At a writer’s conference in 2009, I heard famed author Richard Peck say that he never writes about a place that he hasn’t been. As I heard that statement, I was in the midst of writing a novel, the good part of which takes place in Ireland, but I had never been to Ireland.
Despite the fact that I’d never been to Ireland, I purchased books, read articles online, viewed hundreds of pictures and videos and continued on with my writing. I finished the first draft of Emily’s House on August 25, 2010, still hadn’t made it to Ireland.
Three days after I finished the first draft I got a call that I’d won a trip for two to Dublin to see the band The Script. Less than two weeks later hubby and I were on a plane! “Ask and ye shall receive.”
We were able to extend our trip and visit each of the sites in Ireland that were settings in my novel. I think it was important to visit these places and I think it will make a difference in the final novel.
A picture may be worth a thousand words but the pictures of the bucolic Irish countryside don’t include the smellivision that reveals the powerful oder of cow dung so prevalent! For anyone who lives in Ireland or has been to Ireland, I think I got a few details that they’ll pick up on and they might say “Hey, that’s right.” But will the verisimilitude of these details be lost on someone who has never been there? Or will those details, even for someone who has never been, enrich the story anyway?
My trip to Ireland gave me sensory details to include that I think will enrich the story for all readers (such as the smell the cow dung in the fields or the smell the rain on the road or the newly fallen leaves). A writer can’t get these kind of sensory details from a photograph.
I only hope that I can capture in the words the feel of the place. Like Monasterboice. It’s the site of an old monastery but is now a historic graveyard dating back to the 12th century. Before going there, I thought it would be creepy, but it really wasn’t. Maybe it’s because it was a sunny day. Maybe it was the lovely lady volunteers that greeted us at the door. Or maybe it was the rolling green hills all around it.
But then the clouds began to form and I looked up and there were crows circling around the tall round tower and suddenly it reminded me of a Vincent Price movie. And that was the feeling I needed for my novel so I took it in and then imagined what that scene would feel like for three teenagers there in the middle of the night.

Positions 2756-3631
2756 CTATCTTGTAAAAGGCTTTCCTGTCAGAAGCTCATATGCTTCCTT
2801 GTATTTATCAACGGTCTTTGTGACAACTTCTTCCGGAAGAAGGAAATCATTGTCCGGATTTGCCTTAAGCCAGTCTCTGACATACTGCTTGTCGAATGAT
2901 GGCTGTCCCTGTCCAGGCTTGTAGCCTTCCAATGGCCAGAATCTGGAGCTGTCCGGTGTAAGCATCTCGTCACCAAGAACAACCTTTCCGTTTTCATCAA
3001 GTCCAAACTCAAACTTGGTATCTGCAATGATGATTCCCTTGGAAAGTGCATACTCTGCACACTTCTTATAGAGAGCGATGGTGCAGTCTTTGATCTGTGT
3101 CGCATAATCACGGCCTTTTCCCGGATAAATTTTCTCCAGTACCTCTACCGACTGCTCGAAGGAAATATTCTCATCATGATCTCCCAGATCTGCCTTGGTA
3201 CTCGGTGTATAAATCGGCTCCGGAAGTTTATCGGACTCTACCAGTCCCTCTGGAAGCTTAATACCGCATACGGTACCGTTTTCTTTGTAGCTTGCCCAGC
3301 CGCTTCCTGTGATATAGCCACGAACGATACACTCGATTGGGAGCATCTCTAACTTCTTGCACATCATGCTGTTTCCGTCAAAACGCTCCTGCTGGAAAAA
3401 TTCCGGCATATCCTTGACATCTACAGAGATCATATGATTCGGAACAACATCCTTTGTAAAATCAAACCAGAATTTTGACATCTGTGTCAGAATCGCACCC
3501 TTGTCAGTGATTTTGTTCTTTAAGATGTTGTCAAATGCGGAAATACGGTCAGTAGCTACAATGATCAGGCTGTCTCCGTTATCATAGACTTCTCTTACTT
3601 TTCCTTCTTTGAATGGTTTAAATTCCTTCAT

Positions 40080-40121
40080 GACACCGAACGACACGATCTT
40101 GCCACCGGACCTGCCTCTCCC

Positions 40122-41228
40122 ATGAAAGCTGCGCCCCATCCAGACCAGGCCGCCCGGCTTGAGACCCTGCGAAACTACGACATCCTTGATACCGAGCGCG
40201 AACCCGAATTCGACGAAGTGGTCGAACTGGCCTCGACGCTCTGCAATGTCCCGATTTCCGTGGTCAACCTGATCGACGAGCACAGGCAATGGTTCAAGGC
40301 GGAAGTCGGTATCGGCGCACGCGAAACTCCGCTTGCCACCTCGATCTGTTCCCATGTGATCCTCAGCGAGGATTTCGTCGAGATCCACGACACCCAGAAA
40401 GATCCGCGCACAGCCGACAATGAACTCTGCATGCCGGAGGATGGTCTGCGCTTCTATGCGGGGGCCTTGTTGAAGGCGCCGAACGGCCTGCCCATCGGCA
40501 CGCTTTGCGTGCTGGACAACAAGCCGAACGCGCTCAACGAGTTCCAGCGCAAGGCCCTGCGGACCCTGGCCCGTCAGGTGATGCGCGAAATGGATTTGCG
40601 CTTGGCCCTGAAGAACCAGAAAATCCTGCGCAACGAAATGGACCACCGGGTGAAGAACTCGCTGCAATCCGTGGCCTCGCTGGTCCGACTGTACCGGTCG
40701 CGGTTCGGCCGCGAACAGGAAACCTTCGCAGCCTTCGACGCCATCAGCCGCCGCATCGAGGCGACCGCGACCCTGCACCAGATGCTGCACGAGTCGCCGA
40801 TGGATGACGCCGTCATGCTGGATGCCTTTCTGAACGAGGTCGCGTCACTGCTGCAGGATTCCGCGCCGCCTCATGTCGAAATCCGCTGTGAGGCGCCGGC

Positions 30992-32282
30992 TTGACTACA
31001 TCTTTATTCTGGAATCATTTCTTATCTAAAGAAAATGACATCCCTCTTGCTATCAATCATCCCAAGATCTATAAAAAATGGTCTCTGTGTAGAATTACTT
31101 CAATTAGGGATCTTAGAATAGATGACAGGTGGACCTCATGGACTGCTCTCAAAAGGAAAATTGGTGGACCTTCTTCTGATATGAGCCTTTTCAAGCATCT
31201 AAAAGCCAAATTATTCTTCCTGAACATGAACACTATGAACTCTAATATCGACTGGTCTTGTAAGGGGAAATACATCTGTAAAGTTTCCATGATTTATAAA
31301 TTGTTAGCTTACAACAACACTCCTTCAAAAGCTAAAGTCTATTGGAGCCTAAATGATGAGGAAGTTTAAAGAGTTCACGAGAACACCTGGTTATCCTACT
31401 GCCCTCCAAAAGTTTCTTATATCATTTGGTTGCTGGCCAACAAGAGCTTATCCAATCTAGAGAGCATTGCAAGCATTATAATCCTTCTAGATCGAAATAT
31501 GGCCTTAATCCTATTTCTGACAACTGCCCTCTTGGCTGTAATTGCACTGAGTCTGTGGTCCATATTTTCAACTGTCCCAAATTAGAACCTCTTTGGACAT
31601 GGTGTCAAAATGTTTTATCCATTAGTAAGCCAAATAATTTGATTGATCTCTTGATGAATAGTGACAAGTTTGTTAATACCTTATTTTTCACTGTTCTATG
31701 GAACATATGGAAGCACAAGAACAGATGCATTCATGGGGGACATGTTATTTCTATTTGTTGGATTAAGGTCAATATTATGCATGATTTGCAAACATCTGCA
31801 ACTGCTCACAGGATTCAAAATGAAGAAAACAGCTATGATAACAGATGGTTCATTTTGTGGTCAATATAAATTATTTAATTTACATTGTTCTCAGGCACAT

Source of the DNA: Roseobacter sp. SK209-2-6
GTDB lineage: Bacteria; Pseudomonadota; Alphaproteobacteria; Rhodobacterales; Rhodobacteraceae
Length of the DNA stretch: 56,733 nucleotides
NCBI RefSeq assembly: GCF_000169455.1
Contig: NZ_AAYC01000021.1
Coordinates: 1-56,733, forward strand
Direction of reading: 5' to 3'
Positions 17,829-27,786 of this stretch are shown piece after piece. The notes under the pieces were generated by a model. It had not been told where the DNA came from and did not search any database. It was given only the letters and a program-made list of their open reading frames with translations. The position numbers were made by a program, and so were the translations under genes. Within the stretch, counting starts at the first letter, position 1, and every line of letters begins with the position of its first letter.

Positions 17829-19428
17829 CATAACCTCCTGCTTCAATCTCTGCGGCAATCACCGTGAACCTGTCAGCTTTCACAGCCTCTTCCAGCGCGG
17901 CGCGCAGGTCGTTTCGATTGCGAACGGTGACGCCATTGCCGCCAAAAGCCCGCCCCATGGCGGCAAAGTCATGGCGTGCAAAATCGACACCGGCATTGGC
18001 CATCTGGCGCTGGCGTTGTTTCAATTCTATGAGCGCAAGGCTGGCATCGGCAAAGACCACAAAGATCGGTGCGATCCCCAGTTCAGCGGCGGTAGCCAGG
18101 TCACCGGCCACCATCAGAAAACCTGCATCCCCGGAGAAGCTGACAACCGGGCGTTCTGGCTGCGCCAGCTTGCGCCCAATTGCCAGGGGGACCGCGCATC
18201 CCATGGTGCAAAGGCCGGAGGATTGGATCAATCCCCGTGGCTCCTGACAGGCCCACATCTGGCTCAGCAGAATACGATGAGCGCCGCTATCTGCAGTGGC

|Loughcrew, County Meath, Ireland|
That same afternoon we visited a megalithic site called Loughcrew. This site is a setting for part of the “story within a story” in Emily’s House that takes place over a thousand years ago. In my first draft, I had a rather non-descript setting. But when I went to Loughcrew, I knew it was the setting I needed. It was up on a hill and there were only two other people there (brave enough to travel the twisty, turny narrow Irish roads and to come face to face with large sheep and dodge sheep shit!). In my first draft, before going to Ireland, I had envisioned a marriage “bed” made of stone for Saorla and the King to sit on. As we rounded the stone circle, there it was – a large stone slab that looked like it might have been an alter (or maybe a bed?!). Perfect. When I re-wrote that scene, I could totally picture a Druid priest performing a ritual amongst the stone circle with the bonfires and feasting in the valley below the large hill. And the spritual energy of that place! I can only say that I have never before felt such energy. It was almost electrical.
|St. Brighid’s Well, Kildare, Ireland|
The last site we visited was the Well of St. Brighid. In Emily’s House, she must enter a portal to another world at the Sacred Well. In my research, I found out that there are “sacred” wells dedicated to St. Brighid all over Ireland. But there was one in Kildare that looked particuarly promising and legend has it that it had been a sacred well even before Christianity. It had once been in a grove of trees and is known for its healing waters. It is visited regularly by devotees of St. Brighid.
I hope that I have captured in the story the feeling of these places.
Not all of the trip to Ireland was walking in ancient graveyards! We got to meet the band The Script at a concert at the Guinness Brewery as they kicked off their world tour promoting their CD “Science and Faith.”
|Danny O’Donohue, lead singer, with hubby
Gravity Bar, Dublin, Ireland
So why is it that hubby is the one who got to meet cute Danny and get his picture with him but I didn’t?!